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Tue, 31 March 2020

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By Dods General Election Hub 2019

Sajid Javid accuses Boris Johnson of failing to act 'in the national interest' in bitter parting shot

Sajid Javid accuses Boris Johnson of failing to act 'in the national interest' in bitter parting shot
3 min read

Sajid Javid has accused Boris Johnson of failing to act "in the national interest" as he revealed the circumstances surrounding his resignation from the Cabinet.

The former Chancellor also took a swipe at Dominic Cummings, the Prime Minister's most senior adviser, in a dramatic Commons statement.

Mr Javid quit his post earlier this month after being told by Mr Johnson that he would need to sack all of his special advisers to keep his job.

Under a plan hatched by Mr Cummings, they would be replaced by a new unit of advisers inside Downing Street reporting to both the PM and Chancellor.

Attacking the new set-up, Mr Javid said the relationship between 10 and 11 Downing Street "depends on the mutual respect and trust that allows for constructive, creative tension between teams". 

Aiming a direct jibe at Mr Cummings, he went on: "It is that creative, that dynamic, that has always been the case, that advisers advise, ministers decide and ministers decide on their advisers.

"I couldn't see why the Treasury, with the vital role that it plays, should be the exception to that. 

"A Chancellor, like all Cabinet ministers, has to be able to give candid advice to a Prime Minister so that he is speaking truth to power. I believe the arrangements proposed would significantly inhibit that, and it would not have been in the national interest."

The Bromsgrove MP, who ran to be Tory leader last year, said he did not “intend to dwell further on all the details and the personalities”.

But in another dig at the PM’s most senior advisor, he added: “The Cummings and goings, if you will.”

Mr Javid also appeared to take another swipe at the PM and Mr Cummings when he called on the Government to stick to the fiscal rule contained in the Tory election manifesto, which aimed to keep public spending under control.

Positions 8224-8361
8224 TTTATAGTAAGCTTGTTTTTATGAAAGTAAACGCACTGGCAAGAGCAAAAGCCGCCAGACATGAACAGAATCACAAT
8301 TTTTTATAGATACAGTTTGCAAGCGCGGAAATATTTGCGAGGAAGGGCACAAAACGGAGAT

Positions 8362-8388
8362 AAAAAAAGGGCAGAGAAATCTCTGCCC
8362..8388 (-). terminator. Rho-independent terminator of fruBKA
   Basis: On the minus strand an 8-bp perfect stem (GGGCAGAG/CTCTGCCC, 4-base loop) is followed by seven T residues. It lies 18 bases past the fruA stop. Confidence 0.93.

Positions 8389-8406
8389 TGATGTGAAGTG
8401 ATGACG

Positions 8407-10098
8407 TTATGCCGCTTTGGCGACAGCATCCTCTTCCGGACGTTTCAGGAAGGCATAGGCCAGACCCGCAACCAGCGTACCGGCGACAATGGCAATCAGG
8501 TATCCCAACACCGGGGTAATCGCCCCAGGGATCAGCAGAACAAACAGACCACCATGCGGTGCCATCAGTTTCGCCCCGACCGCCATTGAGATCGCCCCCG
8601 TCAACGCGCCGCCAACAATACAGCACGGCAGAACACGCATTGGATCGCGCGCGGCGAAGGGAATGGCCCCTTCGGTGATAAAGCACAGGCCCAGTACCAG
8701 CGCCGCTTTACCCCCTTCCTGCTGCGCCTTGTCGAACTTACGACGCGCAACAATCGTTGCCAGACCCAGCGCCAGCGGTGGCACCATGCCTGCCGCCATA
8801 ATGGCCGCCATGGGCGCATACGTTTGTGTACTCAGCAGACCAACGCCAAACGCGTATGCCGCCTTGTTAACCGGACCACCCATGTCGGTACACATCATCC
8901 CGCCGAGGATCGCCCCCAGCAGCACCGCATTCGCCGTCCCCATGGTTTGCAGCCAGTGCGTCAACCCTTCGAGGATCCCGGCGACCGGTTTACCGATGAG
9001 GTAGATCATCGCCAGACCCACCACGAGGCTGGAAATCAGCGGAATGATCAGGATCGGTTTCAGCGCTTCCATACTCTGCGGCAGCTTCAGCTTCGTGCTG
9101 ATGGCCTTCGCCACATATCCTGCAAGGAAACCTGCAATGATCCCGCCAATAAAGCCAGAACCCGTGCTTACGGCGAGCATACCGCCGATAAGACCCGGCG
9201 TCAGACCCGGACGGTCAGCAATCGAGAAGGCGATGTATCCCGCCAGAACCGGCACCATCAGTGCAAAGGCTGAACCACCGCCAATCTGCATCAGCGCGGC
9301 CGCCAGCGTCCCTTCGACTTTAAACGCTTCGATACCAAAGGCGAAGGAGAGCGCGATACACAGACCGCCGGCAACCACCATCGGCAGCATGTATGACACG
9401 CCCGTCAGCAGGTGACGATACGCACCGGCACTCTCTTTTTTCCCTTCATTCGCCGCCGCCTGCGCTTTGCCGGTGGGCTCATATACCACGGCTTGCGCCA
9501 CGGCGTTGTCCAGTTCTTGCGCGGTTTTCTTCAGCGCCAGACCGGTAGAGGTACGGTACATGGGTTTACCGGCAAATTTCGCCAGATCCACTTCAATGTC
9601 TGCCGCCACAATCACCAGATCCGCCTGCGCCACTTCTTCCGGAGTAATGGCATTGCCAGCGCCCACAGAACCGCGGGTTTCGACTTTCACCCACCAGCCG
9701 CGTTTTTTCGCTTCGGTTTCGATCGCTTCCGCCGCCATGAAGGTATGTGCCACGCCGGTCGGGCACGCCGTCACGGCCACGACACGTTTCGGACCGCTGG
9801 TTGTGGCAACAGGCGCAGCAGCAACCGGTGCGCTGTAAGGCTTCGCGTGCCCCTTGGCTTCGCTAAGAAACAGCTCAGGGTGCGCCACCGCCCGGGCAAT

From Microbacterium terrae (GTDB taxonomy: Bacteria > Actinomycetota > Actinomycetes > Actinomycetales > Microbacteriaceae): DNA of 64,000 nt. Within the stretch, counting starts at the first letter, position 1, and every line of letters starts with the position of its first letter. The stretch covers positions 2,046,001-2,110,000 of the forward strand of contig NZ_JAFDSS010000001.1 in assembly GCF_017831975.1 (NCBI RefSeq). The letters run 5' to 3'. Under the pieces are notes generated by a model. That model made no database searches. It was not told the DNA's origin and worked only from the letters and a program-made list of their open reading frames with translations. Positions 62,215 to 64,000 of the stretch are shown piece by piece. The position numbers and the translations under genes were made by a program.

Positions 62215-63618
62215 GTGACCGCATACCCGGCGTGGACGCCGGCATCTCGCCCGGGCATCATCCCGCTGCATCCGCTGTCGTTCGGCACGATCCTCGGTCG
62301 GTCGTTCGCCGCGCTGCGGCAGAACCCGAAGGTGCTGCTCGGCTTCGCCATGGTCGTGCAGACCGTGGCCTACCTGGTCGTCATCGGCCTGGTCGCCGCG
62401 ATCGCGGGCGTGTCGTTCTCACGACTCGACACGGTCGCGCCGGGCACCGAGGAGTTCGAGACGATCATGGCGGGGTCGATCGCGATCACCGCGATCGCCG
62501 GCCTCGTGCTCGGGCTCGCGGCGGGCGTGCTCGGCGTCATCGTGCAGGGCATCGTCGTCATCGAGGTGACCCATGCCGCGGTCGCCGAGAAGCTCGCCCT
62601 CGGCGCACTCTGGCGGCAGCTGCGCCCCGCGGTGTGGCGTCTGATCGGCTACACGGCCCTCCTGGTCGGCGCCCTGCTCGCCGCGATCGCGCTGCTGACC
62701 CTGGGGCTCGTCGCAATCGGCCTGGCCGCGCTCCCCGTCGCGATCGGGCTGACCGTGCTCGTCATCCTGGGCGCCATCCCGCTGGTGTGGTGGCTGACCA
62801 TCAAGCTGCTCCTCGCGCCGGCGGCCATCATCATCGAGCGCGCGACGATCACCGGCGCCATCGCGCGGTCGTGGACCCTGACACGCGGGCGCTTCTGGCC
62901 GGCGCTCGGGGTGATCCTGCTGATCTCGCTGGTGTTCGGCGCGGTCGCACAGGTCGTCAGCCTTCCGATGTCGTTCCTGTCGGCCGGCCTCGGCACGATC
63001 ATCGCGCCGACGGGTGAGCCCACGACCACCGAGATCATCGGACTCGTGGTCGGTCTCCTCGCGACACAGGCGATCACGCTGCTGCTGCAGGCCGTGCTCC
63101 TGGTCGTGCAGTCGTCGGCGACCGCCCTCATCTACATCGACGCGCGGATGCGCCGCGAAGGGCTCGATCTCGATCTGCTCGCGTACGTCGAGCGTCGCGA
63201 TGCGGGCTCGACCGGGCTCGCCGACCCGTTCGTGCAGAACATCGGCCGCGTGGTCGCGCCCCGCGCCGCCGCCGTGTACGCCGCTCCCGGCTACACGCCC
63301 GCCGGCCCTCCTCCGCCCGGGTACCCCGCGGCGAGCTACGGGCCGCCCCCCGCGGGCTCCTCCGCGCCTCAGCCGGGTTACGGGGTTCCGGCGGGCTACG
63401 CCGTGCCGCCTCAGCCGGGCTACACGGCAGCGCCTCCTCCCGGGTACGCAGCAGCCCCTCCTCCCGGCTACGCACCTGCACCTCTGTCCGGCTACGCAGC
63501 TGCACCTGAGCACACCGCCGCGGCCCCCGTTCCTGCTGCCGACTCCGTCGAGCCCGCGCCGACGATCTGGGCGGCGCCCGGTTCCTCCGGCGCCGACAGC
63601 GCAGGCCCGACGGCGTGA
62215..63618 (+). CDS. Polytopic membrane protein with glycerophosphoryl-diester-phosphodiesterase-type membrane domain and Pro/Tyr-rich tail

He said: "I'm a proud low-tax Conservative and I always will be. Already, our tax burden is the highest it's been in 50 years. 

"It's fair to say that not everyone in the centre of government feels the pressure to balance the books."

As Mr Johnson and his successor as Chancellor, Rishi Sunak, listened from the front bench, Mr Javid added: "It would not be right to pass the bill for our day-to-day consumption to our children and grandchildren.

"That's why the fiscal rules that we were elected on are critical. To govern is to choose, and these rules crystallise the choices that are required: to keep spending under control, to keep taxes low, to root out waste and to pass the litmus test - rightly set out in our manifesto - of debt being lower at the end of the Parliament."

In response Mr Johnson thanked Mr Javid for the “grace” with which he spoke, and for his “immense service to several departments”, adding he has “friends and admirers across all sides of this House.”

Labour’s shadow Chancellor John McDonnell said: “Sajid Javid’s statement is not only a damning attack on Dominic Cummings’ dominance of the Johnson administration but also an unashamed leadership bid to the group of Thatcherite backbenchers committed to resisting tax rises for the wealthiest and big business.

“Choppy waters are ahead for Rishi Sunak and Boris Johnson.”


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